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Is it Three Cliffs Bay or Three Cliff Bay?

Looking Back from Three Cliffs Bay
Looking Back From Three Cliffs Bay
Looking Back From Three Cliffs, Gower 2017 

 

Oil Painting of Three Cliffs Bay, Gower, Wales. This is an unusual view from Three Cliffs Bay in Gower, Wales, looking back towards Parkmill from the top of granite rock monuments of one of the three cliffs.

I loved the array of colours and found it an arresting view, away from the bustle of the waves and shouting exuberance, to the calm and reflective.

 

 

 

However, when I came to write this post this morning, I was suddenly seized by the terrible thought that I might have been guilty of getting a Gower place name wrong. I thought so anyway.   I have been calling Three Cliff Bay, Gower, Three Cliffs Bay. So what? However, I have noticed last week that a local artist and blogger called it Three Cliff Bay, with no “s”. So I decided that I had been erroneously been adding an extra “s” to the cliff part of the name. Entirely understandable because you would assume that if it’s in the plural, it would have an “s” at the end.  Perhaps I not been paying close enough attention! I felt bad, that I had got it wrong. I’d be a poor landscape artist if I couldn’t get the name of the place I had painted correct!

However, I decided this need further investigation. Trying to check this on the internet, did not clear up the matter. Plenty of others also call it Three Cliffs with an “s”. The Visit Swansea Bay website for one calls this area Three Cliffs Bay as does as Trip Advisor and the local campsite, which calls itself Three Cliffs Bay Holiday Park! You think they would know what its called, as they live there?

However, I think it’s a little more complicated than that. Google Maps actually has both names. But when I studied their map a little closer – it seems that they use Three Cliffs Bay for the tidal beach and Three Cliff Bay for the sea part of the bay. The Ordnance Survey just has Three Cliff Bay for the sea part of the bay. So finally, I turn to my trusted authority on all things Gower related – a book. Wynford Vaughan-Thomas’s 1976 edition of “Portrait of Gower” which is full of facts, stories and gossip about old Gower and its people (Wynford was a Swansea-born Historian who was taught English at school by Dylan Thomas’s father).

Wynford-vaughan-thomas
Wynford Vaugh-Thomas in his BBC days

His section on what he calls “one of the great Gower views” he calls it Three Cliffs Bay. So there. Phew! That’s good enough for me. I have worried about nothing and wasted half an hour fact checking.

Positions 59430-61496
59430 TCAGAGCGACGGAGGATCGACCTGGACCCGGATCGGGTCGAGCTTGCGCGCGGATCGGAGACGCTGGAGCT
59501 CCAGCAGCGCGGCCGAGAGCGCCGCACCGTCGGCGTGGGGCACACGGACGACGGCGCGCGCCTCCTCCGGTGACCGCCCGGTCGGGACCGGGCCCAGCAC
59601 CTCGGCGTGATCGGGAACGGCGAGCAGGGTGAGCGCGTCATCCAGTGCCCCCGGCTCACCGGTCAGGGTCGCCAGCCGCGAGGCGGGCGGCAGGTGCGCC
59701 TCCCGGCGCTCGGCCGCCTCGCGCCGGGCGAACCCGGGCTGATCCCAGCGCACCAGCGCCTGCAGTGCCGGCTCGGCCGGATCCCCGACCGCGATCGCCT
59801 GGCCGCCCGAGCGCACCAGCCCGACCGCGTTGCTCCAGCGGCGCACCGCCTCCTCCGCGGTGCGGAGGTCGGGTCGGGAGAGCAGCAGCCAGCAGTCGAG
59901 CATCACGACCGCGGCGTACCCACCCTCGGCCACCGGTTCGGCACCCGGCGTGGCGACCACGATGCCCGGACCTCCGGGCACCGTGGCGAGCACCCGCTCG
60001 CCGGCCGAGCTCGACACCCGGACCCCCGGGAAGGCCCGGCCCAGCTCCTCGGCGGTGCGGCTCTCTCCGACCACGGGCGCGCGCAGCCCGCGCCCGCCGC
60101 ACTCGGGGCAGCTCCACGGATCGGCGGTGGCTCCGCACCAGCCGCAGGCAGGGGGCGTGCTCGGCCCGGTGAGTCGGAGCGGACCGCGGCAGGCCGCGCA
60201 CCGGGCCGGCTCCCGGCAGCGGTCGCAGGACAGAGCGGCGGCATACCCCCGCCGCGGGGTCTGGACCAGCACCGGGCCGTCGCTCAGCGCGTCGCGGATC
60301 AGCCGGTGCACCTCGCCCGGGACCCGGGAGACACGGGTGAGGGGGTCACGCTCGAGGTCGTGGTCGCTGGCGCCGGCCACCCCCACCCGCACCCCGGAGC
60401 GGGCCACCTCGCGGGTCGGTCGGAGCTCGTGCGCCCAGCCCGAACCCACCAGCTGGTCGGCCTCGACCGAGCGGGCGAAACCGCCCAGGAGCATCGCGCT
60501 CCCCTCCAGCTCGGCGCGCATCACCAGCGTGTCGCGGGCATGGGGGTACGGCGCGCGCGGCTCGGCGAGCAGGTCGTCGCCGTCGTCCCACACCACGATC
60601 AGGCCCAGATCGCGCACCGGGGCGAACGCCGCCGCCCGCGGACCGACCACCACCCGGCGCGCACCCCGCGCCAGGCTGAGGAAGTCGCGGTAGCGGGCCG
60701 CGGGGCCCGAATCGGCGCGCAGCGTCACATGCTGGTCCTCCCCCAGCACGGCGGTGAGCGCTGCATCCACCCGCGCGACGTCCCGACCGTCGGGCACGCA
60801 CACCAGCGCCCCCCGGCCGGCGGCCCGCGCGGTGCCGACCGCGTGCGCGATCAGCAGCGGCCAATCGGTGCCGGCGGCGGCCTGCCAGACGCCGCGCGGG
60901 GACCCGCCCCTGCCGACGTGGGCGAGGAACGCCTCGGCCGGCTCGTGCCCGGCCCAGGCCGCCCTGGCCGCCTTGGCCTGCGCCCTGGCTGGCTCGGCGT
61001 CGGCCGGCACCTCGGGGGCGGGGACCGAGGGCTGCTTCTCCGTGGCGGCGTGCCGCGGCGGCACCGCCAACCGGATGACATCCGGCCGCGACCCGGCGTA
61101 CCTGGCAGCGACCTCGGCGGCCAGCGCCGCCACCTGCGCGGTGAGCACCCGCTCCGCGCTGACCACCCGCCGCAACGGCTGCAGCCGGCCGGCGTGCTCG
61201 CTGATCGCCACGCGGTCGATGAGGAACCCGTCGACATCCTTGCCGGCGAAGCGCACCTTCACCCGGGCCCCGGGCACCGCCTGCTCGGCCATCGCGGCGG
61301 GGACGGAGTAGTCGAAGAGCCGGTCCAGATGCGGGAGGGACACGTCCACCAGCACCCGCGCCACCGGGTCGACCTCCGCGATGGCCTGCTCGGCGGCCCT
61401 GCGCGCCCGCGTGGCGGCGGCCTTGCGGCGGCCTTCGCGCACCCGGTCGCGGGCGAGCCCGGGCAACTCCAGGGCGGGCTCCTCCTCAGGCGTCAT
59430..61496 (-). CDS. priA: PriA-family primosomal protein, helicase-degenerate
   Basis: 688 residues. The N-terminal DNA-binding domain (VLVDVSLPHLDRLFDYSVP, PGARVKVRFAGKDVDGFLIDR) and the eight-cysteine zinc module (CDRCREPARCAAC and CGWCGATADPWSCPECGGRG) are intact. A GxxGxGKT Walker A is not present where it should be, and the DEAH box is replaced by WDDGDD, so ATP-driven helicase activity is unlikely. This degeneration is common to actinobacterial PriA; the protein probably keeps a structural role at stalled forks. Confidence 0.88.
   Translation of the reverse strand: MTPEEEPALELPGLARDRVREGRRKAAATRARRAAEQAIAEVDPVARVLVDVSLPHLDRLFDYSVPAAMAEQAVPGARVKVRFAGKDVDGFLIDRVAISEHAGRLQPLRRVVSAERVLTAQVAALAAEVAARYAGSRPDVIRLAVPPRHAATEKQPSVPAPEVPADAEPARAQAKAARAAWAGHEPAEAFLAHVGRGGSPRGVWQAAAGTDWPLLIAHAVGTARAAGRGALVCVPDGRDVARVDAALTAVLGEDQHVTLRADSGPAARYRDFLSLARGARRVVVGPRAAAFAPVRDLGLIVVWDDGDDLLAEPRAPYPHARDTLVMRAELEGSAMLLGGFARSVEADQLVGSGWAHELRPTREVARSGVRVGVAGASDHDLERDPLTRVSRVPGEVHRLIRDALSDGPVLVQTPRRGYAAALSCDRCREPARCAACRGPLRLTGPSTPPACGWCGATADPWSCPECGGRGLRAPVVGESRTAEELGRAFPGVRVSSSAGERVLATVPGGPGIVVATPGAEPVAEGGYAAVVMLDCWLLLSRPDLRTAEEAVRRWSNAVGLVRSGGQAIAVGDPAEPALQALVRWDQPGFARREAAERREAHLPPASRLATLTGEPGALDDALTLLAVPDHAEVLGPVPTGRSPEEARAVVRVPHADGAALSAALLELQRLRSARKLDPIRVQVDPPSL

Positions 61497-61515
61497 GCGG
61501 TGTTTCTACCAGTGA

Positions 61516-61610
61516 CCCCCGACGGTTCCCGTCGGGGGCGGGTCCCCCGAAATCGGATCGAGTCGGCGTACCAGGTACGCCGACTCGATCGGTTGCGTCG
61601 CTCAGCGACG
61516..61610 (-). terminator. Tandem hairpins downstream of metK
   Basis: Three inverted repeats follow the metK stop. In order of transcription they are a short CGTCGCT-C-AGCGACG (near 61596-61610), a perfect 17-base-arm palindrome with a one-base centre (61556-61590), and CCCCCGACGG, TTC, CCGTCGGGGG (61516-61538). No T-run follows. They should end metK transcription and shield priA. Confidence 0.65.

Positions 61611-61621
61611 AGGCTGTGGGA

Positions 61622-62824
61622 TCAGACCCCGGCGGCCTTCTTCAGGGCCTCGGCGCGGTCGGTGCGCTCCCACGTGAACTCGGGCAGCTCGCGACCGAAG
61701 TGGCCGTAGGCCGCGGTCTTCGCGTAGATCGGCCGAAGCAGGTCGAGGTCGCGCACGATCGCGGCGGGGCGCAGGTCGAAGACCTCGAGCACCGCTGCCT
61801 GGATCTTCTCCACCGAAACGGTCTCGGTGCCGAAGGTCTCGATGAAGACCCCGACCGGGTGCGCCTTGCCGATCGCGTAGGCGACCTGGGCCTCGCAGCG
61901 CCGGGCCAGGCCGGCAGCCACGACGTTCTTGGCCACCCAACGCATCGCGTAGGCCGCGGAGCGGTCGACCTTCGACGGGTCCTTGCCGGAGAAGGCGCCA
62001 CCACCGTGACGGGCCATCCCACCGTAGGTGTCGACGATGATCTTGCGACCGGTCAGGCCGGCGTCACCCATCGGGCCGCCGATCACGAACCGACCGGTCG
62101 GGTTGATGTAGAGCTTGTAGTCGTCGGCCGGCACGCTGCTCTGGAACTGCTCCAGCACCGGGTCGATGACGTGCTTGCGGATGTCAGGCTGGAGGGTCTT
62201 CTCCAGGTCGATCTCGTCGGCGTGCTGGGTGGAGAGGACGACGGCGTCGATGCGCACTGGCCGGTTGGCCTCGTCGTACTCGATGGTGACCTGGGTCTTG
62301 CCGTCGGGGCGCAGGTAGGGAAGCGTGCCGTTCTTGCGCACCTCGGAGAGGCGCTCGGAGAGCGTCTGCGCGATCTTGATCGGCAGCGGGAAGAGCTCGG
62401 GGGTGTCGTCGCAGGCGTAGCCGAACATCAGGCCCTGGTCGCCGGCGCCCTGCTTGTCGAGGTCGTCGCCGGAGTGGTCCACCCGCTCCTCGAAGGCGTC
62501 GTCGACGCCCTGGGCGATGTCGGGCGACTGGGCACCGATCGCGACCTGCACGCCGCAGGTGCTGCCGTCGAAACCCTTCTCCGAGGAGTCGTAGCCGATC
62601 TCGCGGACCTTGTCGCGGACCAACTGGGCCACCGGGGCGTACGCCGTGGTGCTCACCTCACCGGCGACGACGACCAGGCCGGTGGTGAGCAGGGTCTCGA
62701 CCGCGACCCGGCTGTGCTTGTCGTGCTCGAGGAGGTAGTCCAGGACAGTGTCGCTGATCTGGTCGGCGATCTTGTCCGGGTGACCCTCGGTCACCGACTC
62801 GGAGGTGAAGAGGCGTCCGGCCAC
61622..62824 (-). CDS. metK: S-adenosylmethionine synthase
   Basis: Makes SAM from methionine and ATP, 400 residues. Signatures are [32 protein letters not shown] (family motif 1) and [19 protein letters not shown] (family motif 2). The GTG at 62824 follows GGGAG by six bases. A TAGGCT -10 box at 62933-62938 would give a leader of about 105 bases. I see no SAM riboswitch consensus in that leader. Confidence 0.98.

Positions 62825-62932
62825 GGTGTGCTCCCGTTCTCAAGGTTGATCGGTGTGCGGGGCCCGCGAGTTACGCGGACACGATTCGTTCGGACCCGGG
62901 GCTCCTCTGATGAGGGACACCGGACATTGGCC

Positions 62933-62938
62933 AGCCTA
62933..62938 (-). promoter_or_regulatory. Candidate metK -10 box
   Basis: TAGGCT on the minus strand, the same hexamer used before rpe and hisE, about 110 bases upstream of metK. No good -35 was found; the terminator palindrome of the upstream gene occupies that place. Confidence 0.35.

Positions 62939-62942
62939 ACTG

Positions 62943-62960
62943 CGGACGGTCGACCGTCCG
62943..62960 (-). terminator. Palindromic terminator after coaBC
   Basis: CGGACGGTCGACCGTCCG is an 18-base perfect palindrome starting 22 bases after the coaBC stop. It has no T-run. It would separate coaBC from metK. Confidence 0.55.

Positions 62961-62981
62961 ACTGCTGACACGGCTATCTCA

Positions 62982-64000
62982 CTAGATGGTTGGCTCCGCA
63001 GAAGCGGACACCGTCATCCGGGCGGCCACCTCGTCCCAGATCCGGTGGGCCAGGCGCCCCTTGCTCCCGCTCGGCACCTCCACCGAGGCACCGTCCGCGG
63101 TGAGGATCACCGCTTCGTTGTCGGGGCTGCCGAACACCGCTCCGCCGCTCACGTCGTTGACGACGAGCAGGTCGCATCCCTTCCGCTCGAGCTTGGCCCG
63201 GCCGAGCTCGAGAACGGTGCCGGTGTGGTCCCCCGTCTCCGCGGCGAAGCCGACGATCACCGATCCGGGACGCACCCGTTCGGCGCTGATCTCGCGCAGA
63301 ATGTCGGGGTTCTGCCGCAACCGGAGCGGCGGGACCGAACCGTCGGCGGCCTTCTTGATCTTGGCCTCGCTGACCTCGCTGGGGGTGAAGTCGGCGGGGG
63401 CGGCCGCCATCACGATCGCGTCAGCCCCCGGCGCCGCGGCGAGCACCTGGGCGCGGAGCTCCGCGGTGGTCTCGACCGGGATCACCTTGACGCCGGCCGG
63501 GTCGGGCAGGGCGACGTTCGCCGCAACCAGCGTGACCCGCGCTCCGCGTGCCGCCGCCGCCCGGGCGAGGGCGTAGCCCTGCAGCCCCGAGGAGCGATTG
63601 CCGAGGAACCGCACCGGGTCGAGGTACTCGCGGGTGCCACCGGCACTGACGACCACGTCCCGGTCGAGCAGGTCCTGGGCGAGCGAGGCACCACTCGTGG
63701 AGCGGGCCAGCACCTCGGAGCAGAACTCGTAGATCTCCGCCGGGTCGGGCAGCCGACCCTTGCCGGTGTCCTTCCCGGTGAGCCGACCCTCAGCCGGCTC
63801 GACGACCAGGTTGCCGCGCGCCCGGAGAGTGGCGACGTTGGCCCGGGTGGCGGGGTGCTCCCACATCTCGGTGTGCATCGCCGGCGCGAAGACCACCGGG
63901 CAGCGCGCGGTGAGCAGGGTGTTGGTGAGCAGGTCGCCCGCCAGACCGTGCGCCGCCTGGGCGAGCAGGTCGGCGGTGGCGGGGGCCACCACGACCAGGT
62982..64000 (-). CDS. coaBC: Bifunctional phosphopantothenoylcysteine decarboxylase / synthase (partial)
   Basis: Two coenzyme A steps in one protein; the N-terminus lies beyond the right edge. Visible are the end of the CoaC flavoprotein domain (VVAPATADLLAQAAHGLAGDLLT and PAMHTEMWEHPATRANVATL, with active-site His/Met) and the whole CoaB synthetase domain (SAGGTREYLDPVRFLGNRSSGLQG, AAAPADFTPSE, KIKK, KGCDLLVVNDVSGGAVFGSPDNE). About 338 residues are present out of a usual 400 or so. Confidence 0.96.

It is called Three Cliffs Bay. Unless you happen to be out at sea and then is Three Cliff Bay! Unless you know better!

© Emma Cownie 2017

 

 

 

 

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Fall, Bay?

Fall Bay, Gower.

Before our visit to Fall Bay, Gower, I’d read online that it was “one of the hardest bays to reach on the Gower Peninsula”.

My curiosity was piqued. The walk from old Great Pitton Farm, to Mewslade seemed easy enough. The coastal path climbed up past Jacky’s Tor, Devil Truck and Lewes Castle until it reached Fall Bay. Not so difficult, I thought. That was until I attempted the climb down to the beach!

The beaches at Brandy Cove and Great Tor Bay also require you to clamber down some limestone rocks before you reach the sandy beach. This path, however, was much more difficult to navigate, though. The way became very narrow and I had to wait several minutes to let two energetic families come past. Still, I have this idea that one must suffer to some degree in the creation of your art so I carried on. As I started my climb down, the “path” became much tighter and steeper as the way down twisted and the rocks were worryingly smooth. The final descent was very difficult, made much more treacherous by slippery rocks. I was amazed that I didn’t twist my ankle! So no wonder, the “beach is never crowded”.

The day had become overcast by the time we reached the beach. Tears Point rises above the beach at the west end. Worm’s Head and Rhossili, is just round the corner, but out of view. The grey light meant that the waves looked greener and the cliffs more red/orange. I was drawn to painting the light through the breaking waves, where the sand and sky is reflected in the narrow part of the wave. I also loved the chunkiness of the cliff where it meets the sand and how the surf swirled around it. I got my feet and trousers wet more than once!

Thankfully, it was much easier to climb back up the path than it was coming down.

Fall Bay Rocks, Gower
Waves at Fall Bay, Gower

© Emma Cownie Art

 

 

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Tenby Tide

This is quite an unusual painting of Tenby into that the tide is fully in, and the boats bob on the lapping multi coloured strips of water, which add a crispness to the West Walian light and a rich vibrancy to the coloured Tenby terraced houses, which cwtch the Harbour and lighten the spirit with a sea-salted breathiness.

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Tenby Tide

Buy mounted limited edition print here (free UK postage)

(29 x 20 cm print only) with mount 40 x 30 cm